When above-knee amputee Ann S. experienced excessive sweating in her socket and on her residual limb, she lost suction suspension and did not feel secure walking in her prosthesis. As a very active amputee, she didn’t want to be limited by down time to take off her socket, dry the sweat, only to have it return again in a short period.
“It was frustrating for her not to be able to wear her prosthesis as much as she wanted,” said Bill Sampson, CP.
So Bill offered his patient a unique solution - Botox® injections. While Botox, (onabotulinumtoxin A) is commonly thought of as “filler” for wrinkles, it is also used to treat excessive sweating (hyperhidrosis).
Bill referred his patient to Andrew H. Dubin, MD, a board certified physiatrist and an Associate Professor of PM&R at the Albany Medical College, with an office at The Bone and Joint Center. “I met with Dr. Dubin several months ago and learned that he has been using Botox on amputees to help reduce perspiration,” Bill said. “Given my patient’s activity goals and motivation to wear her prosthesis as much as possible, I felt she would be a good candidate for the treatment.”
“I have a very big problem with sweating,” Ann said. “I was in Virginia before my first treatment and my leg was falling off every day. I can’t describe how frustrating that was. I’ve been an amputee for 41 years, but the sweating problem has occurred as I’ve gotten older.”
Ann said the insecurity of not knowing how stable her prosthesis would be was ongoing. “I didn’t know when it would happen. I would just step off the curb and my leg would fly. And then I worried about sores because (the prosthesis) was moving and not in the right position. So I didn’t do as much as I would normally do because I was afraid.
“I was surprised when Bill told me about Botox because when you hear about Botox, you think of cosmetic procedures,” she said. “I was skeptical. But it’s working wonderfully. I had to go back to Virginia after receiving the injections and I had minimal problems. I did still have the sweating, but the humidity was 90 percent every day. Back in New York, I don’t have the problem at all.”
Dr. Dubin has been treating patients with Botox for residual limb hyperhidrosis for several years “Our patients are all similar in the demographics. They are very active, functional, typically K4 level amputees who are otherwise healthy but have failed occlusive roll-on sleeve management, have failed to get results from roll-on antiperspirants or aluminum chlorhydrate treatments in high concentrations,” Dr. Dubin said. “It’s common for amputees to experience sweating, but for some it is more of a problem than others. I find that many amputees won’t mention the issue because they are embarrassed. So what I do now is I ask them about it directly. They say, ‘I sweat like crazy, but I thought I was supposed to’” he said.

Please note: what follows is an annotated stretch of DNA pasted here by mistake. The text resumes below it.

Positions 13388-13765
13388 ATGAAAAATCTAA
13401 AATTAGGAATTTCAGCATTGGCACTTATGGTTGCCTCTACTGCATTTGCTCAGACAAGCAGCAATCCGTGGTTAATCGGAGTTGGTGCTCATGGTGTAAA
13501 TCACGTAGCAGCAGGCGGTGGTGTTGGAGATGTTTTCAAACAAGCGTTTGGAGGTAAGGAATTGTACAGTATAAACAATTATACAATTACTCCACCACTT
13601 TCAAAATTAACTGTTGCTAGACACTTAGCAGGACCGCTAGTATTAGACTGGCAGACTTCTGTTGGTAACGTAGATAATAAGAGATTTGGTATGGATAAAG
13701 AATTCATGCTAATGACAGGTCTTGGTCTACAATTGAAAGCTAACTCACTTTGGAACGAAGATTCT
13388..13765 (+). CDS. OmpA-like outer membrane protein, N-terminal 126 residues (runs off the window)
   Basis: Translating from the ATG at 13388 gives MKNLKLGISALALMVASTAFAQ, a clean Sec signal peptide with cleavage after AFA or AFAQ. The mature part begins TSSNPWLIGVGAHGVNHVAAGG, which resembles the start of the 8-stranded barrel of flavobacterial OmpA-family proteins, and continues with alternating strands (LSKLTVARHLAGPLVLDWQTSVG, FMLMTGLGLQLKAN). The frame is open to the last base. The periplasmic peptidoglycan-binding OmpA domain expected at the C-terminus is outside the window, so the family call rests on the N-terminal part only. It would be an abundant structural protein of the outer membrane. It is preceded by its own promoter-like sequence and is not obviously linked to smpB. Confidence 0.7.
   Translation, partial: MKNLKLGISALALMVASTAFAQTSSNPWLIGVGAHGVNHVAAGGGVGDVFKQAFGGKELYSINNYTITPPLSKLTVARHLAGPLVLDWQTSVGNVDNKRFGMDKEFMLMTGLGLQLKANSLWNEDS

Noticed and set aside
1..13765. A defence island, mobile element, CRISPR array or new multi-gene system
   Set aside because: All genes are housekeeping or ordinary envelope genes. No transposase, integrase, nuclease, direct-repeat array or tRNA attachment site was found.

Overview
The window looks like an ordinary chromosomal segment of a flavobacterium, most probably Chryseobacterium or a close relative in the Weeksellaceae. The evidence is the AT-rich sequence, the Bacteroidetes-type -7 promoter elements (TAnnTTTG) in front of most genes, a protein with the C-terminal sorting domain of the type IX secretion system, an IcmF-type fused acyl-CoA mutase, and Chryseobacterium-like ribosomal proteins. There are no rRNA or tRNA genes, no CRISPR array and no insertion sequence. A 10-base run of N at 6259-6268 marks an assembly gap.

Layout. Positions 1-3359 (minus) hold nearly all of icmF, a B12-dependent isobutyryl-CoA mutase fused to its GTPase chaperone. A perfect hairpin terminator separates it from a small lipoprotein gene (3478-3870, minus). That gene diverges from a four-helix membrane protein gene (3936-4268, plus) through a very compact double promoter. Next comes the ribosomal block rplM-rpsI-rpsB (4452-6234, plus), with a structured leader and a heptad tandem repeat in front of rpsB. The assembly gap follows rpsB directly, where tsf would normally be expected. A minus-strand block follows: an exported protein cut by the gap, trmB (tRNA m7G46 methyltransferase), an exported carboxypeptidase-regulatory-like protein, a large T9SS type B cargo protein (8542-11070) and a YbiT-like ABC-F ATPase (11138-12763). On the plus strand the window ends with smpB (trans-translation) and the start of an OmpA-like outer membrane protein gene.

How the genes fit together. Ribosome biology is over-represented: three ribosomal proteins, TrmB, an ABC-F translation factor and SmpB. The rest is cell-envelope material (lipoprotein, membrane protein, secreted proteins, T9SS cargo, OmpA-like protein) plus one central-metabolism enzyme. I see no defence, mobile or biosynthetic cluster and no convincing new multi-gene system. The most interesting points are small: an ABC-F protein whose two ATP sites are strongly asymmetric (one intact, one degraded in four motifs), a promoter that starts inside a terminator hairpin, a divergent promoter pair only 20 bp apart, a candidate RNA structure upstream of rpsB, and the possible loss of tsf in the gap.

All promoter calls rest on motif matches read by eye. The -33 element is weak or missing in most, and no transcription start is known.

With the use of Botox injections, the patients experience relief from the sweat and problems associated with it. “Botox is a very powerful blocker of acetylcholine release which governs sweat gland activity , disabling the ability to sweat in the areas where the Botox has been injected,” Dr. Dubin said.
The procedure itself is simple and relatively painless. “The injections of botulinum toxin are done subcutaneously and intradermally with a tuberculin needle and a tuberculin syringe, so it’s no more uncomfortable than a tuberculin skin test,” Dr. Dubin explains. “We go around circumferentially the residual limb and administer about eight to 20 injections, depending on size of limb and area we have to cover. Generally within three to five to a maximum of seven days after they are injected, they notice a dramatic reduction in sweating.
“With Bill’s patient, I administered the Botox to approximately a dozen to 15 sites. She walked out and was good to go,” Dr. Dubin said.
“It’s working wonderfully. I feel more confident,” Ann said. “I still sweat, but I don’t have a pool of water in my leg anymore. I’m glad Bill knew about this and referred me to Dr. Dubin.”
Botox was approved as a treatment for axillary hyperhidrosis by the U.S. Food & Drug Administration in 2004.
Residual limb hyperhidrosis results both from the coverage of the residual limb by sockets and liners and from the relative increase of the perspiration caused by the decreased body surface. The result is decreased prosthesis function, particularly during warm periods, periods of strong professional activity or in sports activities.
Excessive sweating also contributes to skin breakdown and maceration due to the wet environment that the limb is in. Other unpleasant side effects include inflammation of the hair follicles, irritation, chafing and redness.
Botox is not only effective for amputees but for those who suffer from excessive sweating in the underarms, hands, feet, and face. There are no medical contraindications unless the patient has myasthenia gravis or an unusual neurological or neuromuscular disorder. Sometimes amputee patients report that it helps in relieving phantom limb pain.
Because Botox blocks the “chemical message” before it can enter the muscle, it is also used to treat spasticity, a condition commonly seen in those who have had a stroke, spinal cord injury, brain injury, or are living with cerebral palsy or multiple sclerosis. Spasticity typically affects the limbs and causes them to be tight.
“I use it very often for spasticity in children with CP; it helps with their walking,” Dr. Dubin said.” I also use it post stroke, spinal cord injury, and multiple sclerosis.”
Botox injections do not cure the spasticity or hyperhidrosis. Symptoms will usually appear again in about four to six months; then another application is required.
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